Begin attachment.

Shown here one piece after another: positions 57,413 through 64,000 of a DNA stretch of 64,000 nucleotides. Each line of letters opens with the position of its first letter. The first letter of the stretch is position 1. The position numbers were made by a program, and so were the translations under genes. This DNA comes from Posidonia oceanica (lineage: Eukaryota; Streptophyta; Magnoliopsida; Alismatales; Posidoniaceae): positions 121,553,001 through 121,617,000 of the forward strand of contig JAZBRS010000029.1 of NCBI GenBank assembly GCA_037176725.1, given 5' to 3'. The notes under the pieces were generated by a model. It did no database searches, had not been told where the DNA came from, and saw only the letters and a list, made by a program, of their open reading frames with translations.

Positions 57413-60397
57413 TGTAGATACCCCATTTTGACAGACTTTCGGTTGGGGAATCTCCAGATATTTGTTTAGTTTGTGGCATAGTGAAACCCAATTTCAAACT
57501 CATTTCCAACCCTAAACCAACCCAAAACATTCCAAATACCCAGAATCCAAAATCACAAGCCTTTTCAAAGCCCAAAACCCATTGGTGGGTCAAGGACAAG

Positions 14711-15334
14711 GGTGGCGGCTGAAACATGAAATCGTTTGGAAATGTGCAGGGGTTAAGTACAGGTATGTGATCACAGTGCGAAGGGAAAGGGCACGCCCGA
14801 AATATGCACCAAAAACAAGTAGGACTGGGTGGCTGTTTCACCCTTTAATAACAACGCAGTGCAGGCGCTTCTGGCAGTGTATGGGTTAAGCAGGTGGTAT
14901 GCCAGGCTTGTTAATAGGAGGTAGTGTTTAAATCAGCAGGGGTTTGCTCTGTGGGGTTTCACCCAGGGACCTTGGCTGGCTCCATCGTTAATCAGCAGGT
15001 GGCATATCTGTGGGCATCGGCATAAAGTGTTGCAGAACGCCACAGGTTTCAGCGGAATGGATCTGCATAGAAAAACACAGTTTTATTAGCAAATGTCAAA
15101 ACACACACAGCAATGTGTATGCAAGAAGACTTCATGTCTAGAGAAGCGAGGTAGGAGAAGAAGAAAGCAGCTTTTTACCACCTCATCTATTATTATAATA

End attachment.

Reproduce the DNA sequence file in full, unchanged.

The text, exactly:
Shown here one piece after another: positions 57,413 through 64,000 of a DNA stretch of 64,000 nucleotides. Each line of letters opens with the position of its first letter. The first letter of the stretch is position 1. The position numbers were made by a program, and so were the translations under genes. This DNA comes from Posidonia oceanica (lineage: Eukaryota; Streptophyta; Magnoliopsida; Alismatales; Posidoniaceae): positions 121,553,001 through 121,617,000 of the forward strand of contig JAZBRS010000029.1 of NCBI GenBank assembly GCA_037176725.1, given 5' to 3'. The notes under the pieces were generated by a model. It did no database searches, had not been told where the DNA came from, and saw only the letters and a list, made by a program, of their open reading frames with translations.

Positions 57413-60397
57413 TGTAGATACCCCATTTTGACAGACTTTCGGTTGGGGAATCTCCAGATATTTGTTTAGTTTGTGGCATAGTGAAACCCAATTTCAAACT
57501 CATTTCCAACCCTAAACCAACCCAAAACATTCCAAATACCCAGAATCCAAAATCACAAGCCTTTTCAAAGCCCAAAACCCATTGGTGGGTCAAGGACAAG

Positions 14711-15334
14711 GGTGGCGGCTGAAACATGAAATCGTTTGGAAATGTGCAGGGGTTAAGTACAGGTATGTGATCACAGTGCGAAGGGAAAGGGCACGCCCGA
14801 AATATGCACCAAAAACAAGTAGGACTGGGTGGCTGTTTCACCCTTTAATAACAACGCAGTGCAGGCGCTTCTGGCAGTGTATGGGTTAAGCAGGTGGTAT
14901 GCCAGGCTTGTTAATAGGAGGTAGTGTTTAAATCAGCAGGGGTTTGCTCTGTGGGGTTTCACCCAGGGACCTTGGCTGGCTCCATCGTTAATCAGCAGGT
15001 GGCATATCTGTGGGCATCGGCATAAAGTGTTGCAGAACGCCACAGGTTTCAGCGGAATGGATCTGCATAGAAAAACACAGTTTTATTAGCAAATGTCAAA
15101 ACACACACAGCAATGTGTATGCAAGAAGACTTCATGTCTAGAGAAGCGAGGTAGGAGAAGAAGAAAGCAGCTTTTTACCACCTCATCTATTATTATAATA